Fil-Am voters go for lesser evil
NEW YORK—In the kitchen of a Filipino home in Queens, laughter mingled with the scent of steaming adobo as family members talked about the US presidential election on Tuesday (Wednesday in Manila) with a familiar narrative: people unfriending people on Facebook over their poll choices.
“You have two days to change your mind,” Trinidad (last name withheld), a mother of two who has lived in the United States for about four decades, ribbed a Donald Trump supporter.
A thirty-minute walk away, another Filipino immigrant washed dishes in her own kitchen and talked about how for the first time since she became a US citizen in the 1990s, she wouldn’t be supporting a Republican.
“Right now, Hillary (Clinton), because she’s the lesser evil,” said Luisita (last name withheld), 81.
Both kitchens provided a glimpse of what’s cooking as America votes for its next president as far as some Filipino-Americans are concerned: In a divisive campaign that has brutally segmented US voters, the choice ultimately boils down to who can hurt America less.
Ugly clash of opinion
The divisiveness mirrors the ugly clash of public opinion that marred the Philippine presidential election in May, in which social media wielded its power in a heated campaign that witnessed the remarkable rise of President Duterte.
But the parallels do not end there. And while from halfway around the world, where a nation grapples with the choice of a leader who espouses a violent war on drugs and who uses foul language, it may seem odd that a bigot who has such low regard for women is still within an earshot of the US presidency, a lot more complex factors come into play before Tuesday’s vote here.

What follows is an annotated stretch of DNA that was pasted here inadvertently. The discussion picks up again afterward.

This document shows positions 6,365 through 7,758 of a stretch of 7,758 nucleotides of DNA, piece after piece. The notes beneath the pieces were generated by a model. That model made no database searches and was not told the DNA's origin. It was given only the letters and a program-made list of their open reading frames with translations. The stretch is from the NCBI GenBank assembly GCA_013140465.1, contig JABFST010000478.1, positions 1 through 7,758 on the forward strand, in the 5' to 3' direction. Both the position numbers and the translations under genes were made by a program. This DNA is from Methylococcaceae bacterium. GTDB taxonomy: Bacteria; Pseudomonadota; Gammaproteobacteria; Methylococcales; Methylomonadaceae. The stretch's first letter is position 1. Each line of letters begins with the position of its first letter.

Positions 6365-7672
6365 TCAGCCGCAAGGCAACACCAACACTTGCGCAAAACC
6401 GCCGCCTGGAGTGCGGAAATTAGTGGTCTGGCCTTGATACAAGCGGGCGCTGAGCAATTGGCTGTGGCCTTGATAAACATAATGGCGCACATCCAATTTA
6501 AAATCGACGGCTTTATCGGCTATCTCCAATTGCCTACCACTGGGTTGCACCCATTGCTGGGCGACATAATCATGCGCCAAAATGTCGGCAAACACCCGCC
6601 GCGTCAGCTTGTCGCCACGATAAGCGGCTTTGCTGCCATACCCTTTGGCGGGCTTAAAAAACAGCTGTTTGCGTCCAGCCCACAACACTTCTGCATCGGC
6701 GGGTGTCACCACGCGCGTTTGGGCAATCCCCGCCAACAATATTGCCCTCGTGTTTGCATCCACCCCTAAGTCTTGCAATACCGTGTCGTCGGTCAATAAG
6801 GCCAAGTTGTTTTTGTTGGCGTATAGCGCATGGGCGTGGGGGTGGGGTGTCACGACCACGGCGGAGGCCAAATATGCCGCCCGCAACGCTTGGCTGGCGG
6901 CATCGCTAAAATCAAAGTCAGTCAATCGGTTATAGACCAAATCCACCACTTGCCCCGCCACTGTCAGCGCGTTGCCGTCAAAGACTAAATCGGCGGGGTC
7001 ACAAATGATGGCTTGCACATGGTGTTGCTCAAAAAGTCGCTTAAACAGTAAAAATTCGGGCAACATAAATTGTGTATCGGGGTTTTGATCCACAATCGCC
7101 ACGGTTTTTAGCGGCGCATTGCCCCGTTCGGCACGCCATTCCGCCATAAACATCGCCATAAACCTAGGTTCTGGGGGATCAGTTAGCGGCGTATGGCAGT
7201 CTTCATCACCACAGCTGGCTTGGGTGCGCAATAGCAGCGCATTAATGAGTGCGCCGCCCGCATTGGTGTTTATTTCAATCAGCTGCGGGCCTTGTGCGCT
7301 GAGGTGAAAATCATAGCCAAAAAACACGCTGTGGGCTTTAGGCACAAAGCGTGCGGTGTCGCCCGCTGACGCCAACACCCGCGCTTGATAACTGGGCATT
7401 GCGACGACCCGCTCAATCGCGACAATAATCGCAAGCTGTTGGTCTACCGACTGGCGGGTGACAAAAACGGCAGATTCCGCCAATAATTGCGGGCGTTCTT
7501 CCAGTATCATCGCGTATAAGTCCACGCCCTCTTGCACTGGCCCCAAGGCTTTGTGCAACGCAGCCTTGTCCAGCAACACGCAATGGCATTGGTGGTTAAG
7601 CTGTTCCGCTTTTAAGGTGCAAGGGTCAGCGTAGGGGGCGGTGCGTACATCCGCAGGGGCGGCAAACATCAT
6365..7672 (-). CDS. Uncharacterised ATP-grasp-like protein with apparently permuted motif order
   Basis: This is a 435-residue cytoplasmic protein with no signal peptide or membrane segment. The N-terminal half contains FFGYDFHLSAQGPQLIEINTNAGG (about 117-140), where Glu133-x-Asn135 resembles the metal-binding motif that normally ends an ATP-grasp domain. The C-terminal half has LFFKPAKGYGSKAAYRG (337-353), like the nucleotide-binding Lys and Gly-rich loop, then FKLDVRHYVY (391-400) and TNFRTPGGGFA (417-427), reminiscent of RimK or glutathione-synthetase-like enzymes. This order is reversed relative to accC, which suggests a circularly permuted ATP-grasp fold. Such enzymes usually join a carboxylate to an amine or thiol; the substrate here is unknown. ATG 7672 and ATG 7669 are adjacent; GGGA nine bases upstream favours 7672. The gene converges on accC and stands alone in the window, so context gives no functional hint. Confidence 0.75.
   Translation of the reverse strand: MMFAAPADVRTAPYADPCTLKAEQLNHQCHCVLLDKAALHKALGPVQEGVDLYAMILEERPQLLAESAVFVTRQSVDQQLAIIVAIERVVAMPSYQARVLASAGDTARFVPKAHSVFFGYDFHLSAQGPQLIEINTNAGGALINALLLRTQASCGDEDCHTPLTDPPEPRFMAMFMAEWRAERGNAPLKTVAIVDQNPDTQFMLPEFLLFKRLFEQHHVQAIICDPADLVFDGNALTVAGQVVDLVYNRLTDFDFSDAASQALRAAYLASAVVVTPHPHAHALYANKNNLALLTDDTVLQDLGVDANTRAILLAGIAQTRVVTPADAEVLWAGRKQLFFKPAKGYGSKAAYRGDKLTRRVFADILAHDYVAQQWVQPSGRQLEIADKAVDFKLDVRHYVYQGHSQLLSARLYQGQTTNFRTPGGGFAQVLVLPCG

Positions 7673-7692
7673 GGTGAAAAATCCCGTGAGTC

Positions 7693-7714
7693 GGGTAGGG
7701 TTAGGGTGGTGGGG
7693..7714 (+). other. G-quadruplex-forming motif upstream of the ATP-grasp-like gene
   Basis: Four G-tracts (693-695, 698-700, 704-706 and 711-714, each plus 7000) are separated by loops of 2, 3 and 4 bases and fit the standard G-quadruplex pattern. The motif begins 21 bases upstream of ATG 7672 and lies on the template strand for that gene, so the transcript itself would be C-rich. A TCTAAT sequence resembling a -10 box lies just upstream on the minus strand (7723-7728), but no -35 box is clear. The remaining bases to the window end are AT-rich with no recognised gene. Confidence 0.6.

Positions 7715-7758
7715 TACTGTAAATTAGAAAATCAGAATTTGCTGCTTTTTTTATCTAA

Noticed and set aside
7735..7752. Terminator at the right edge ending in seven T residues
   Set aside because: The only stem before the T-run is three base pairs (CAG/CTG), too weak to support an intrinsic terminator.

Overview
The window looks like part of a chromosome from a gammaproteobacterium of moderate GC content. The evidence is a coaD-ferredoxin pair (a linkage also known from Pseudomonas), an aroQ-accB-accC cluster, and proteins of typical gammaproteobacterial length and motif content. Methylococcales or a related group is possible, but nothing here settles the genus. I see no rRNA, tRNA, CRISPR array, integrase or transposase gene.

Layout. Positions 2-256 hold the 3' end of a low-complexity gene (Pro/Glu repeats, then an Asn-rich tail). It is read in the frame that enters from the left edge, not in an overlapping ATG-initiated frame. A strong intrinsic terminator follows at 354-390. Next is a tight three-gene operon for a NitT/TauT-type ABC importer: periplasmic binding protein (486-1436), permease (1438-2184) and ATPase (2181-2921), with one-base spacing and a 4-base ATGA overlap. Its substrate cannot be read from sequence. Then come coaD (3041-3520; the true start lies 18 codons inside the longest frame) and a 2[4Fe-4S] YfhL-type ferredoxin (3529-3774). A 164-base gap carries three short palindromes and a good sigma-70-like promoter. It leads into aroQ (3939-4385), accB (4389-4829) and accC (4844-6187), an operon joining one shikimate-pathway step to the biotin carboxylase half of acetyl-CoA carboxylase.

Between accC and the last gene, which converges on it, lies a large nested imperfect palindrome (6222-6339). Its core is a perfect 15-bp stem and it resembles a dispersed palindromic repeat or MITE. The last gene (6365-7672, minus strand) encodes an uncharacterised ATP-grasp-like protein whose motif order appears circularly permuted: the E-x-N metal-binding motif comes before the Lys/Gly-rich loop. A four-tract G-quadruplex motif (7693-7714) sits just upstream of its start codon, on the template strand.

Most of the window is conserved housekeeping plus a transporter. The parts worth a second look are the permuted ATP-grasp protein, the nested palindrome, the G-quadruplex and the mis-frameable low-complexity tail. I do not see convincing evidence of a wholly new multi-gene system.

“For a lot of us, it’s about change,” said Maria Rosello, a nurse who has lived here since 1982. “But to whom do you entrust that change? Trump, of course, has his faults but Clinton isn’t a saint either.”
Between her ties to Wall Street and the e-mail controversy that needed another FBI probe before she was cleared of wrongdoing two days before Election Day, Clinton has been viewed with a shade of wariness and distrust by several on-the-fence voters who, in seeking a break from the same old politics, romanticize the idea of a Trump presidency.
“There is this sense, at least with Trump, you already know what his bad traits are,” Rosello said. “With Clinton, we really don’t know what her agenda is.”
Trump’s message, “Make America Great Again,” resonates with a lot of undecided Filipino-American voters, a lot of whom suffer from “liberal fatigue” and look to Trump’s campaign promise as a chance to bring back America to a more conservative time.
A public school teacher, who declined to be identified because she works in what she calls a “very democratic and liberal environment,” said liberal policies of the outgoing Obama administration, especially in immigration, had her leaning toward Trump.
And while for some, there is a sense of irony that an immigrant would back a candidate who has vowed to deport undocumented residents and build walls to keep illegal immigrants at bay, the 61-year-old school teacher said her stand was not contradictory at all.
“We went through the entire process,” she said. “We filed our documents, we waited in line and we complied with every requirement to get our citizenship. And a lot of the liberals look at the wave of immigrants who come here and want to grant them easy access to US citizenship.”
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